Needs assessment surveys were carried out in six states (Adamawa, Bauchi, Gombe, Kano, Jigawa and Zamfara) during 2010. The surveys aimed to identify promising processing opportunities in target crop value chains around which post-harvest and agroprocessing activities can be established. Integrating crop productivity and postharvest grain handling and protection represent the largest impact area for the program. To achieve this, close collaboration between Theme 1 and 2 staff is required.

Theme 2 staff members also work with poorer farmers, many of who lack sufficient resources to depend solely on crop production for food security, to develop agroprocessing enterprises that provide off-farm sources of employment.

Wherever possible, SG2000-Nigeria seeks to identify agroprocessing enterprise options that build upon adding value to crops being featured in the crop productivity enhancement work. In Nigeria, examples include, the food condiment dadawa, made from soybeans, to parboiled rice, to groundnut oil extraction and cake processing. In this way, SG2000-Nigeria seeks to apply a fuller expression of the value chain, beginning with crop productivity improvement and continuing through improved systems of processing.

They also sought to obtain information on the utility of existing prototypes of agroprocessing equipment, and about different storage structures currently in use, in order to help design appropriate post-production training and demonstration programs.
A total of 31 villages and 761 agro-processors representing 32 different groups were identified for the survey. In total 475 processors were sampled, 460 of whom were women.

Based on the outcomes of the needs assessment, training sessions were organized for agroprocessors in three states (Adamawa, Jigawa and Kano). Between March and July 2010, group dynamics and management training workshops were attended by 147 agroprocessors. A training session for small manufacturers was held at Bayero University Kano (BUK), attended by six small manufacturers and university staff. A number of field days and demonstrations were also held to demonstrate the multi-crop thresher, cassava processing unit and the maize sheller.

We are also in the process of developing private entrepreneurs to become service providers for mechanized post-harvest handling and agroprocessing services to smallholders (as is on-going in Kaduna, Adamawa and Jigawa States).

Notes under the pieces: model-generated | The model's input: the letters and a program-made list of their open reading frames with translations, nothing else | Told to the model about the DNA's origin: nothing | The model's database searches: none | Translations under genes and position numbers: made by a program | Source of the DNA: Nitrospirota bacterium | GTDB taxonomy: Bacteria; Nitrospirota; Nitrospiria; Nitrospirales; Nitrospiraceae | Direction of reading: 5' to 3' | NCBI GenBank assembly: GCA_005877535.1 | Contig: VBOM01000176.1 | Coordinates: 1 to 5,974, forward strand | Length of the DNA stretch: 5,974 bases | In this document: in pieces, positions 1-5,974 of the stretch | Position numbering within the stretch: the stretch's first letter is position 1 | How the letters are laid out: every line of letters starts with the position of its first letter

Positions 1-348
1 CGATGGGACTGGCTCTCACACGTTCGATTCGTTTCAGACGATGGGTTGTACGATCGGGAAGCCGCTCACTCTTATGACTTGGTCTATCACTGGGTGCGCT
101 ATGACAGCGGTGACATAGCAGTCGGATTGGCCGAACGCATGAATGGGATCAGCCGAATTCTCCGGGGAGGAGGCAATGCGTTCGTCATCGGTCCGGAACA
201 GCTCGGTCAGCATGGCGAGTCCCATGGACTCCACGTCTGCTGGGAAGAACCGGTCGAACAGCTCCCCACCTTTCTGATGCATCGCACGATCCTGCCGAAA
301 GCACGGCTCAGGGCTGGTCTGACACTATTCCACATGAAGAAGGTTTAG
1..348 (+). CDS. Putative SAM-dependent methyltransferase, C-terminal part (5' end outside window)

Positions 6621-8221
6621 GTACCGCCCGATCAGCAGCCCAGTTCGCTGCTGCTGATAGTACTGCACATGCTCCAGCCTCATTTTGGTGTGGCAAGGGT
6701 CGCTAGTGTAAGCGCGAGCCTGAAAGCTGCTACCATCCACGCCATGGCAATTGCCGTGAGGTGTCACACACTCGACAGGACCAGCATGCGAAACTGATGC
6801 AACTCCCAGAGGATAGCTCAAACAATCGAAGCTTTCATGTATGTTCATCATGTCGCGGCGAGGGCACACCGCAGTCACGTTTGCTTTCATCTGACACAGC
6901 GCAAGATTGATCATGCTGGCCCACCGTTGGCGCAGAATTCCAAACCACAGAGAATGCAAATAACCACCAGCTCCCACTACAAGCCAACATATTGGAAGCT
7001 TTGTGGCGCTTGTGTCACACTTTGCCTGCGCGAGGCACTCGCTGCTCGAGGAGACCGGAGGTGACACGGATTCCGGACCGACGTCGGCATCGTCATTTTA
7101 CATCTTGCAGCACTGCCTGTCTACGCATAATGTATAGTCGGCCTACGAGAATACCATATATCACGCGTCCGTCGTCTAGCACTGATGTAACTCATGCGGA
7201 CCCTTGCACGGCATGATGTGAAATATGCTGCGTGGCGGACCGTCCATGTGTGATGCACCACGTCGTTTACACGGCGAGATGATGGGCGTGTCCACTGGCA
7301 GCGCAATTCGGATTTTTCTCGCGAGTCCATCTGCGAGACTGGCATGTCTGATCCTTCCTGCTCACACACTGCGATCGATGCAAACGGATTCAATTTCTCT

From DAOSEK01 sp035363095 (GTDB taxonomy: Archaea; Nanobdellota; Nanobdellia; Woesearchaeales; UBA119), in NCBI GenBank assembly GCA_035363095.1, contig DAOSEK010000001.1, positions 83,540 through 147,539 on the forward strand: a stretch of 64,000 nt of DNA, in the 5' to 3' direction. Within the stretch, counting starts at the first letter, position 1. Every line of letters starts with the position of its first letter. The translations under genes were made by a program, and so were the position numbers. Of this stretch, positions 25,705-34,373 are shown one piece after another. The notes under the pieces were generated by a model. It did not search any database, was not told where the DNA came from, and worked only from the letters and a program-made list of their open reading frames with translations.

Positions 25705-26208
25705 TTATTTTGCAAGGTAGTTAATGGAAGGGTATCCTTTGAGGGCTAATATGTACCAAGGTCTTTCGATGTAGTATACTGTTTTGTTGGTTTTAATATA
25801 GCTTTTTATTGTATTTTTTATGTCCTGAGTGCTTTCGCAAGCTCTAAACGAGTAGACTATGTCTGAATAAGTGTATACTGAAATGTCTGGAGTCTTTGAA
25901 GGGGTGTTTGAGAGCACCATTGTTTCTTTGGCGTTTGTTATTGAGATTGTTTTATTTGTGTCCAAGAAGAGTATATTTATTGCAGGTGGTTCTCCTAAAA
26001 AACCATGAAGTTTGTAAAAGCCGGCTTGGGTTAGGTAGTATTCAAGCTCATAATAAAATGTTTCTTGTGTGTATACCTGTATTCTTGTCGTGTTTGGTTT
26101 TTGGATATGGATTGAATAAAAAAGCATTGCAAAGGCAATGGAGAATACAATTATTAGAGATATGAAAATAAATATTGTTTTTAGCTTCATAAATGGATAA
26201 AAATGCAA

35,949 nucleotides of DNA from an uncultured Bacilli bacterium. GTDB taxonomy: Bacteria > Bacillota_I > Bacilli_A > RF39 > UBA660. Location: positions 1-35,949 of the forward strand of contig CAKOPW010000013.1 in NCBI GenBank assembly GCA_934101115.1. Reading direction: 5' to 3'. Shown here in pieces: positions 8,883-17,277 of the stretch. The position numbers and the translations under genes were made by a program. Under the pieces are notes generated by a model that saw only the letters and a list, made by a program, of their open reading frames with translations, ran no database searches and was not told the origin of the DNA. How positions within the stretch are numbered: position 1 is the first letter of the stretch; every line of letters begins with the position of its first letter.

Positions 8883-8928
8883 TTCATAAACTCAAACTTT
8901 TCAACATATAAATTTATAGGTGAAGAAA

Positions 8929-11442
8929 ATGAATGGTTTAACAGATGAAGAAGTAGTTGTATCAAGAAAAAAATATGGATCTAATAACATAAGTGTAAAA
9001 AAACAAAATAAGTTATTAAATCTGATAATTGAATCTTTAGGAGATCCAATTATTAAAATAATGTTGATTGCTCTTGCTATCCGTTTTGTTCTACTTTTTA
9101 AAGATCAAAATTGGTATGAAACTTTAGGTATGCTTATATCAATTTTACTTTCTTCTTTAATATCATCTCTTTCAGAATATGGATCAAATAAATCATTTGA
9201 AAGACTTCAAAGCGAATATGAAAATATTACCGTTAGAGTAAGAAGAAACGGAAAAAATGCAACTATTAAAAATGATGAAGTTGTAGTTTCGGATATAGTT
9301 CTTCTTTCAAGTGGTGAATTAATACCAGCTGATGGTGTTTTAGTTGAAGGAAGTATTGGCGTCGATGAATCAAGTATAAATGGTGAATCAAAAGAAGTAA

Public–Private Partnerships and Market Access (Theme 3)

Although agricultural extension has long been viewed as a public service issue, SG2000-Nigeria has been working with private agribusinesses for many years. Such enterprises have often provided inputs for field activities, and some go further to support specific activities such as demonstrations, building storage facilities and buying outputs. A stakeholder meeting held in March 2010 was attended by 67 participants to discuss access to finance and inputs. The meeting ended with pledges of support for the SG2000-Nigeria program from thirteen private companies.

Public- Partners and activities related to Theme 3 in Nigeria


Community seed outgrower schemes in Kano, Jigawa and Zamfara states supported by SG2000-Nigeria successfully produced 25.5 tons of improved seed in 2010. Four community-based seed producers were linked to three seed companies, resulting in sales of 3.2 tons of seed.

As part of its efforts to promote greater local partnership, in January 2010 SAA invited eight Executive State Governors from Adamawa, Bauchi, Gombe, Jigawa, Kaduna, Kano, Plateau and Zamfara States to a round-table discussion focused on state government funding of SAA/SAFE activities in Nigeria. His Excellency, the Executive Governor of Adamawa State, Admiral Murtala H. Nyako (Rtd.) presided over this historic meeting. Several Governors attended personally and others sent personal representatives to the meeting. The states were invited to provide 30 million naira (the equivalent of US$ 200,000) per state in counterpart funding to the new partnership. All responded positively to a proposal for cost sharing in the implementation of SAA/SAFE activities for an initial period of five years.